Japanese Sun and Japanese Tattoo Designs


    Japanese Sun and Japanese Tattoo Designs

    Japanese Sun and Japanese Tattoo Designs

    Japanese Sun and Japanese Tattoo Designs


    When a country has conjured-up one of the most amazing styles of body art around, how on earth can it be so idiotic as to ban it? This is a question that tattoo enthusiasts have been deliberating over for a number of decades now, but luckily for us, this style has broken out of the Far East and has made it to our shores.

    Japanese tattoo designs really do make for some of the most impressive pieces of body art you are ever likely to see; Fact! The use of color and black and grey shading will grab anyone's attention and as this style is so versatile, it will look great when applied to any part of the body.

    One of the main central themes is dragons. These legendary beasts always include very detailed work: literally down to the last scale on the dragon's body. The dragons will often be colored with very vibrant shades which will then be surrounded by plenty of panelling or swirls. A black background helps to make the central feature stand out.

    Other popular features include Geisha girls and coy fish. Coy fish look especially great as a forearm piece and are even more effective when surrounded by Japanese wave patterns. Include some water lilies within this design and you will have a fashionable and awesome Japanese piece to treasure.

    Traditionally, before the style of tattooing was banned in Japan, body art was often taken to the extreme of a complete body suit. As it is becoming more and more acceptable to get heavily tattooed today, many people turn to these styles for extensive work.

    Japanese designs are very masculine in appearance and usually make for the best larger pieces. They can be found as smaller designs and always look better on men. If you are looking for a feminine piece, it is usually a good idea to dispense with the extensive background panelling.

    There has been a phenomenal growth of traditional Japanese tattoo designs in the past few years. It used to be that tattoos were relegated to the Yakuza or Japanese gangs and the criminals in the society. Just the site of a tattoo used to and still can strike fear into people. However, Japan is a rapidly changing country and they are starting to see the value in tattoos and more and more people have a deep respect for them. For most tattoo artists and tattoo enthusiasts alike Japanese designs have always been sought after. Here are some Japanese tattoo meanings and design ideas to help give you a guide of some possibilities if you are interested in getting such a design.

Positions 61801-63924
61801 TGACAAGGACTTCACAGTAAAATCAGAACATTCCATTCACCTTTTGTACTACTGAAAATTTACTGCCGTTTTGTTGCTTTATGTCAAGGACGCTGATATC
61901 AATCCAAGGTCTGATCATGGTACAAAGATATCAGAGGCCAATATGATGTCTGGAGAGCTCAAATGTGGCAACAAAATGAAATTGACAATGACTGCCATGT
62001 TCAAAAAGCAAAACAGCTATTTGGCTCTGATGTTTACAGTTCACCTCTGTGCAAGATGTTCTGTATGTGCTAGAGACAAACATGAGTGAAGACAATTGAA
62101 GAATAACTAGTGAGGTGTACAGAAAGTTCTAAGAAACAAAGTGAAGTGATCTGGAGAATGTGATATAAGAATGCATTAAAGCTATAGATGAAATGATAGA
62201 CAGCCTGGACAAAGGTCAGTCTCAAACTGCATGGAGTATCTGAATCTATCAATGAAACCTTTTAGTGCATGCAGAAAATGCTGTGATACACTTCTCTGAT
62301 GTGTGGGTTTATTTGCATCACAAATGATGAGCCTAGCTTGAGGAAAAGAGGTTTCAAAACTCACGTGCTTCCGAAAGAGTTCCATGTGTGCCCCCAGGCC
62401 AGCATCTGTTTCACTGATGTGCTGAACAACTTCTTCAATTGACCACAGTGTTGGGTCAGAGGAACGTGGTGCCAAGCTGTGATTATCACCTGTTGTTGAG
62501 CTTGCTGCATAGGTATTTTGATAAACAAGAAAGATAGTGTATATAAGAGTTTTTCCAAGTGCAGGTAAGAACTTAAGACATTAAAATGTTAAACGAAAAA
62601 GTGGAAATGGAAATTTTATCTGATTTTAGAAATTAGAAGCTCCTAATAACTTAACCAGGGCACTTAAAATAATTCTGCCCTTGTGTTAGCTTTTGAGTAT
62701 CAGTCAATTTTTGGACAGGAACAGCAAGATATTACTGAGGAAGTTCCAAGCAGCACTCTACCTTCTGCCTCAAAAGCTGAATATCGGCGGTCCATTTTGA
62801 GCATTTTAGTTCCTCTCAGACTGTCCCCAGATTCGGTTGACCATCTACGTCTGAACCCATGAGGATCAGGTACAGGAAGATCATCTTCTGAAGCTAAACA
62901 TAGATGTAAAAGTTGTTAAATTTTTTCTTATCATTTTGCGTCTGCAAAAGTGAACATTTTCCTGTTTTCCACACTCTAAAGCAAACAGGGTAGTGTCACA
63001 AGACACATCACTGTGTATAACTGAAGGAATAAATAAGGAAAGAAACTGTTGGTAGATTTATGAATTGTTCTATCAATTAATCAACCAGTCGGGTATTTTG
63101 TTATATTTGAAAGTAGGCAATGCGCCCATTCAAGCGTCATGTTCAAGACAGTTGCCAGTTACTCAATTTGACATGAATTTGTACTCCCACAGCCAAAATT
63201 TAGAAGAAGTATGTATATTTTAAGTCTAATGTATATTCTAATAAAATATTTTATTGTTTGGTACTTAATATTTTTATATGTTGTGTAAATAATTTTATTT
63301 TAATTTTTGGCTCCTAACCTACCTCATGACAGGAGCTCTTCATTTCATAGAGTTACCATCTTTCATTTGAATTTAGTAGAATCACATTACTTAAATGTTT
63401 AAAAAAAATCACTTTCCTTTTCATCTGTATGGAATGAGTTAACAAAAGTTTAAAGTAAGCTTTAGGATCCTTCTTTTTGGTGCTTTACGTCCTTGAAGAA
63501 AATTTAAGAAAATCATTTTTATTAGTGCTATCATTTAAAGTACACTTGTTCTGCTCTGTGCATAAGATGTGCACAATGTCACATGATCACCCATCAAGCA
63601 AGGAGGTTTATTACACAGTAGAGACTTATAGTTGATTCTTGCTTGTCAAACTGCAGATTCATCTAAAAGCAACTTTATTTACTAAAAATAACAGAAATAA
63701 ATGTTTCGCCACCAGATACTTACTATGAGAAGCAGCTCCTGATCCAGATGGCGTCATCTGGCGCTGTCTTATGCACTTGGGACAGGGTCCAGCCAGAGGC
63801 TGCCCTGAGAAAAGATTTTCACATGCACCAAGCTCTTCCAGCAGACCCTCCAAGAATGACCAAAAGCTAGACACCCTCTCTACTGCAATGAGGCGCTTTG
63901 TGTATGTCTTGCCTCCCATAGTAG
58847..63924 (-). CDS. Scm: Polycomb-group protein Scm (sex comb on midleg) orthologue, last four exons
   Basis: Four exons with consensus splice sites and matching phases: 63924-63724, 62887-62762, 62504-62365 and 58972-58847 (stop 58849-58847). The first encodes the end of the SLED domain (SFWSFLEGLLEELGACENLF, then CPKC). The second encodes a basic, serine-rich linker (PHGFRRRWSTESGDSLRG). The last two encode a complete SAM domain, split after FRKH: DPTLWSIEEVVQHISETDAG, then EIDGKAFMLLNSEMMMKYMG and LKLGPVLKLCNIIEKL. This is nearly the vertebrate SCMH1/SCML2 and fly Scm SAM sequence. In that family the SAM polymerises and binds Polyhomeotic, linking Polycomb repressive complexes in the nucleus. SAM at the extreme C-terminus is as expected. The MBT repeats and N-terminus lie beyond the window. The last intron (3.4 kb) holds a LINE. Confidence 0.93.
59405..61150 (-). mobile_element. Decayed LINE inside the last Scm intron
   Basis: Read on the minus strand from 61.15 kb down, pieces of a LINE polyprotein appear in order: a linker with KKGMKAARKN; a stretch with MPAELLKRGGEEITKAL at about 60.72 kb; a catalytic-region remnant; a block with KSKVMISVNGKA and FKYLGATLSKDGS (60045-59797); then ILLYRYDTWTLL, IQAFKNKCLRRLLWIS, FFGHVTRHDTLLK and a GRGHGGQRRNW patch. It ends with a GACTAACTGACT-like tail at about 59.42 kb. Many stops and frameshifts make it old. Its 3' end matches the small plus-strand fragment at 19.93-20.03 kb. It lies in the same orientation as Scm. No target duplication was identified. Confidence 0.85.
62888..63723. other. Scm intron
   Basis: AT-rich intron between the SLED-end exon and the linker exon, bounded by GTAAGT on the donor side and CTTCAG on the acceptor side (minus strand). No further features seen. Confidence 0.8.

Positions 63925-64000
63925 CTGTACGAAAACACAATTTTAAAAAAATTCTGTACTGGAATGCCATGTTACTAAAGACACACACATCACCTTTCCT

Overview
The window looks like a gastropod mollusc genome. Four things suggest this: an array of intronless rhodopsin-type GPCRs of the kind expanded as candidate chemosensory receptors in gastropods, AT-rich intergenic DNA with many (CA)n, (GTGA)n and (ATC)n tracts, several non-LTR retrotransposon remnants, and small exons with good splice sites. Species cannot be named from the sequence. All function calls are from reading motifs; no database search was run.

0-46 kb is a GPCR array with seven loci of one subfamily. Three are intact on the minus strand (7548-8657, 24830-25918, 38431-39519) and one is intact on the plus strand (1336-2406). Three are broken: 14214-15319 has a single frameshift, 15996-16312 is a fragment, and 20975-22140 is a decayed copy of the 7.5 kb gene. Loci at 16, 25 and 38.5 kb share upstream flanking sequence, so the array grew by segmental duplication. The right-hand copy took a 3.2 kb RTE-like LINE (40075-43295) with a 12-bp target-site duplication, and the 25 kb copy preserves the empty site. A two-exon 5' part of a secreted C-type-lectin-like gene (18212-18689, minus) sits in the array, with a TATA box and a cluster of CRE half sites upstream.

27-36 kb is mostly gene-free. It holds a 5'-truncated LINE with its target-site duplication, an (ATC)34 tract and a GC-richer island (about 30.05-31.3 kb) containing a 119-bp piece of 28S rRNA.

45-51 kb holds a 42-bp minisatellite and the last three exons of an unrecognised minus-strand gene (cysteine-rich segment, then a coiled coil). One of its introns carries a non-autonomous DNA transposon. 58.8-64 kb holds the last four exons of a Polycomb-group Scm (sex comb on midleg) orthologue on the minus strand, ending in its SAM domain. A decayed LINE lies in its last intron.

Cherry Blossom Tattoos

    For the Japanese the cherry blossom is seen to represent life itself. The flower is a thing of great beauty. It is strong in that is pushes itself and blooms in harsh conditions and climates and often comes out when the snow is first melting. Yet it is paradoxically fragile at the same time. It is fragile because it will only last a few days and then it will fall from the tree and land in the snow. The Japanese view this as a representation of life itself. Life should be lived to extreme beauty and everyday should be lived to it's fullest. Yet one must always be aware of the possibility of death and therefore with the eventuality of death live life even more fully. This is a great tattoo and a symbol that is laden with powerful reminders and a great guide to how each individual should live their life.

    Koi Fish Tattoos

    Koi fish are probably the second most powerful symbol in tattoo designs in general but also fro the Japanese. Koi fish can been seen in front of almost every temple throughout Japan. The myth states that the Koi fish swim back up stream against the current to eventually read a bridge or a gate. If they can make it to the gate they are turned into dragons and magically fly away to start a new life. The symbolism behind this design is one of perseverance which is a very deep and important concept for the Japanese. In fact they have many more words to describe perseverance, effort and sticking with something in the language then we do in English.

    Samurai

    Samurai of course lived by the code of Bushido. There is not enough room here to full explain the code of Bushido but it deals with living life to the fullest, being prepared to die in service and being loyal and strong. The concepts of Bushido are pretty much at the heart of all Japanese values and morals and also what is taught to most young kids over and over again through stories. You could say the code of Bushido is the heart of the Japanese culture and beliefs. Samurai's and samurai tattoos of course are the best symbol of these beliefs.

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